It was one Oklahoma Horse Racing Hall of Fame jockey moving past another into second place in the all-time wins category at Remington Park when Luis Quinonez won the third race of the night aboard Ace Gilford.

It gave Quinonez 1,420 wins here, one more than Don Pettinger. The win puts the veteran journeyman 705 behind all-time leader Cliff Berry, who had 2,125. Fittingly, Oklahoma Horse Racing Hall of Fame Trainer Donnie Von Hemel gave Quinonez a leg up on Ace Gilford, a 4-year-old gelded son of Tale of the Cat, out of the Indian Charlie mare Indianella. He races for owner Dream Walkin Farms (Toby Keith) of Norman, Okla.

If you’re going to reach a milestone, it should be done in impressive fashion and Quinonez did not pass up that opportunity. His mount flew to the front out of the gate in this 5-1/2 furlongs race on the main track and just kept widening his lead to the wire. As he hit the finish line in 1:05.31 over the fast track, he was 6-1/2 lengths ahead of everyone. Ace Gilford was sent off as the 2-1 second wagering favorite and made every pole a winning one, setting interior fractions of :22:91 seconds for the first quarter-mile, :46.81 for the half-mile and :58.91 for five-eighths of a mile.

Ace Gilford paid $6 to win, $3.20 to place and $2.60 to show. Bred in Kentucky by the owner, Ace Gilford won for the first time in seven tries, scoring in his career debut at Remington Park. He had hit the board in his last two starts at Oaklawn Park in Hot Springs, Ark., with maiden claimers. Von Hemel gave him nearly five months off and the gelding fired fresh on all cylinders.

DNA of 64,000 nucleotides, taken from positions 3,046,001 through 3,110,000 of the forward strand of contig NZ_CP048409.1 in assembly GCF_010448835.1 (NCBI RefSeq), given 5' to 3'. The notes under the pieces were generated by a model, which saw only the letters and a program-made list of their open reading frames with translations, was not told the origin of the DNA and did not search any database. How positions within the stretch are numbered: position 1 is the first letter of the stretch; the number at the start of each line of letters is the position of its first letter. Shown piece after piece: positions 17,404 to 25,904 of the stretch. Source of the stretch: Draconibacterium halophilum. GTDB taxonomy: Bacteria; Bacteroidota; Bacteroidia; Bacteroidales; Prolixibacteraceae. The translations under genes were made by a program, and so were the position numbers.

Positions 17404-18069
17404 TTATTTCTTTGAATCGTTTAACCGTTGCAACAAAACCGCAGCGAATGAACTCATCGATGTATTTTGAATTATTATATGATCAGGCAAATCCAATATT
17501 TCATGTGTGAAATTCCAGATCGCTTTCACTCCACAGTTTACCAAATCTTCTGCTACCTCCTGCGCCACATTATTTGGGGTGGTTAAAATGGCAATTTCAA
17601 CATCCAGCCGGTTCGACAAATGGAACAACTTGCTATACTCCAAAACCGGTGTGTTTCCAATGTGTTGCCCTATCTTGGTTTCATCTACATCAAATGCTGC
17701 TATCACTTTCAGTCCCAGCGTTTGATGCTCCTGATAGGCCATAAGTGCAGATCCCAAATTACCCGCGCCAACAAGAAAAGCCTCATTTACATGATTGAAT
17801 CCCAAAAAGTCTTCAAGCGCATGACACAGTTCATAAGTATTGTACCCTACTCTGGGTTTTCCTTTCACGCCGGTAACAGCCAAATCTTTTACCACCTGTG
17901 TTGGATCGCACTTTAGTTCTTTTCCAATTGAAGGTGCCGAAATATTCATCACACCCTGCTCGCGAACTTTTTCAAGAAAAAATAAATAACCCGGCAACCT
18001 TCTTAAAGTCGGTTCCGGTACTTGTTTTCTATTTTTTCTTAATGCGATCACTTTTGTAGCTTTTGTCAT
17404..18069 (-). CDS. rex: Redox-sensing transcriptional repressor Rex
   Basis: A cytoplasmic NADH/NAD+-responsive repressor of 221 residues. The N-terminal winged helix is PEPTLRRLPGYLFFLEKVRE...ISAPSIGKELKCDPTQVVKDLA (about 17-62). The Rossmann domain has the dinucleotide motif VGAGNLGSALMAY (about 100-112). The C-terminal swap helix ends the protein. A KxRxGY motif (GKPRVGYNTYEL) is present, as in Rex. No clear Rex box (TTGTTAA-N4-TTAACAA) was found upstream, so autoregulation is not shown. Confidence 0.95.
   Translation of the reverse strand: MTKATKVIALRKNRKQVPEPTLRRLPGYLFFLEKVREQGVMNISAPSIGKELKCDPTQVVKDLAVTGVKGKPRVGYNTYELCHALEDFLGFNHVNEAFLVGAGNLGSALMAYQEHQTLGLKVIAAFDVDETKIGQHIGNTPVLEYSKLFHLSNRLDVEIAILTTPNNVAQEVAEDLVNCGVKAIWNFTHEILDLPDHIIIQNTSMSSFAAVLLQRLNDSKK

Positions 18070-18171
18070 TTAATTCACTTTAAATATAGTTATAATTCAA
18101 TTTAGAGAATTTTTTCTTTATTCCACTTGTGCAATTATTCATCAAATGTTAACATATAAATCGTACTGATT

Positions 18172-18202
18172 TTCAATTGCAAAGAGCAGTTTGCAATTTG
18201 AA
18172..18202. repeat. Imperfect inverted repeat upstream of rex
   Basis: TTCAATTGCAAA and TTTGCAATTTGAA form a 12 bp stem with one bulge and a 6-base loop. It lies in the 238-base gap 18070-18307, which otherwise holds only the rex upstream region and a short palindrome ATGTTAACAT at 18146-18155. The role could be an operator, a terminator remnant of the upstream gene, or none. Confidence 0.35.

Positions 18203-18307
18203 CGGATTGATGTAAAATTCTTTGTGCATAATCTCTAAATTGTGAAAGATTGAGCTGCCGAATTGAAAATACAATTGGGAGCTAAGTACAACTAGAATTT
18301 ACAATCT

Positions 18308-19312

Quinonez, inducted into the Oklahoma Horse Racing Hall of Fame in 2017, needs only 99 more wins to reach 4,000 for his career. Only Berry, Quinonez and Pettinger have won more than 1,000 races at Remington Park. Two other Oklahoma Racing Hall of Famer jockeys round out the top five – Tim Doocy with 796 and the late Pat Steinberg with 727.

Quinonez has had 26,833 mounts in his career with 3,901 wins, compiling $76,907,686 in horses’ earnings, according to Equibase statistics. His top horses have included Grade 2 winners Alternation and Gold Medal Dancer. He also won with Grade 3 winners Suddenbreakingnews, Shotgun Kowboy, She’s All In, Maysville Slew and Injustice.

Quinonez made it to the Kentucky Derby once, aboard Suddenbreakingnews, the 2016 winner of the Southwest Stakes at Oaklawn Park for Von Hemel. They had teamed up to win the Clever Trevor Stakes at Remington Park in 2015.

Quinonez said he got his first win at Remington Park on his first mount in 1989 when I he was in his early 20s aboard New Writer. He beat such riders as Berry, Steinberg (winner of seven riding titles in the early days of the track and an Oklahoma Horse Racing Hall of Famer), Dale Cordova (10th all-time here and regular rider for Silver Goblin), and Tony McNeil, now the paddock judge at Remington Park. Quinonez now is 54 years old and says retirement doesn’t even cross his mind.